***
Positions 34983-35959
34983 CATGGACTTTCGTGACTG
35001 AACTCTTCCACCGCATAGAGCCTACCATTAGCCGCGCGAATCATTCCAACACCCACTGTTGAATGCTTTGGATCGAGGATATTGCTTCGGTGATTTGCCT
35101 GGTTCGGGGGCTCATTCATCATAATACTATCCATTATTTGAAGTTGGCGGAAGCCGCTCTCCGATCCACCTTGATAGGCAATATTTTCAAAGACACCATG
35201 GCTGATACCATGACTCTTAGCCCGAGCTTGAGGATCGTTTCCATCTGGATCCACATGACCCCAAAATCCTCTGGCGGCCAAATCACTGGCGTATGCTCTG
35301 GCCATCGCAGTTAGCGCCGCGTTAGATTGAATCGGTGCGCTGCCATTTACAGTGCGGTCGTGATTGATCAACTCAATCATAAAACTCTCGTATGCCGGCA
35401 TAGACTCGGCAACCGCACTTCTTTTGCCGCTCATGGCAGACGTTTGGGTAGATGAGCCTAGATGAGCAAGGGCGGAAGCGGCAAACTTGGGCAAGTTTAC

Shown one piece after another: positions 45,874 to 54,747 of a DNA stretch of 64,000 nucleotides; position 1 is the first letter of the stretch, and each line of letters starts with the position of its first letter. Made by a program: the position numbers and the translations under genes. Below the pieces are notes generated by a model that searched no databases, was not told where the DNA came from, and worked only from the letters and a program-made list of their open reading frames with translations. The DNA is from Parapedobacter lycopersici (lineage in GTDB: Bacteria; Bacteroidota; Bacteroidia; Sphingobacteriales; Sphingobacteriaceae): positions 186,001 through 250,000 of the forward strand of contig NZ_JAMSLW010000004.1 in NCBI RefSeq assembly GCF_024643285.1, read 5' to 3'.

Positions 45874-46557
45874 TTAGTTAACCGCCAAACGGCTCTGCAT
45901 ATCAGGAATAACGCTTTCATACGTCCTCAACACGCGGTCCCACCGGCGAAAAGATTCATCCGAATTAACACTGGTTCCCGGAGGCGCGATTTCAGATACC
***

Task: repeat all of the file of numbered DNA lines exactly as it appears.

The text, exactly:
Positions 34983-35959
34983 CATGGACTTTCGTGACTG
35001 AACTCTTCCACCGCATAGAGCCTACCATTAGCCGCGCGAATCATTCCAACACCCACTGTTGAATGCTTTGGATCGAGGATATTGCTTCGGTGATTTGCCT
35101 GGTTCGGGGGCTCATTCATCATAATACTATCCATTATTTGAAGTTGGCGGAAGCCGCTCTCCGATCCACCTTGATAGGCAATATTTTCAAAGACACCATG
35201 GCTGATACCATGACTCTTAGCCCGAGCTTGAGGATCGTTTCCATCTGGATCCACATGACCCCAAAATCCTCTGGCGGCCAAATCACTGGCGTATGCTCTG
35301 GCCATCGCAGTTAGCGCCGCGTTAGATTGAATCGGTGCGCTGCCATTTACAGTGCGGTCGTGATTGATCAACTCAATCATAAAACTCTCGTATGCCGGCA
35401 TAGACTCGGCAACCGCACTTCTTTTGCCGCTCATGGCAGACGTTTGGGTAGATGAGCCTAGATGAGCAAGGGCGGAAGCGGCAAACTTGGGCAAGTTTAC

Shown one piece after another: positions 45,874 to 54,747 of a DNA stretch of 64,000 nucleotides; position 1 is the first letter of the stretch, and each line of letters starts with the position of its first letter. Made by a program: the position numbers and the translations under genes. Below the pieces are notes generated by a model that searched no databases, was not told where the DNA came from, and worked only from the letters and a program-made list of their open reading frames with translations. The DNA is from Parapedobacter lycopersici (lineage in GTDB: Bacteria; Bacteroidota; Bacteroidia; Sphingobacteriales; Sphingobacteriaceae): positions 186,001 through 250,000 of the forward strand of contig NZ_JAMSLW010000004.1 in NCBI RefSeq assembly GCF_024643285.1, read 5' to 3'.

Positions 45874-46557
45874 TTAGTTAACCGCCAAACGGCTCTGCAT
45901 ATCAGGAATAACGCTTTCATACGTCCTCAACACGCGGTCCCACCGGCGAAAAGATTCATCCGAATTAACACTGGTTCCCGGAGGCGCGATTTCAGATACC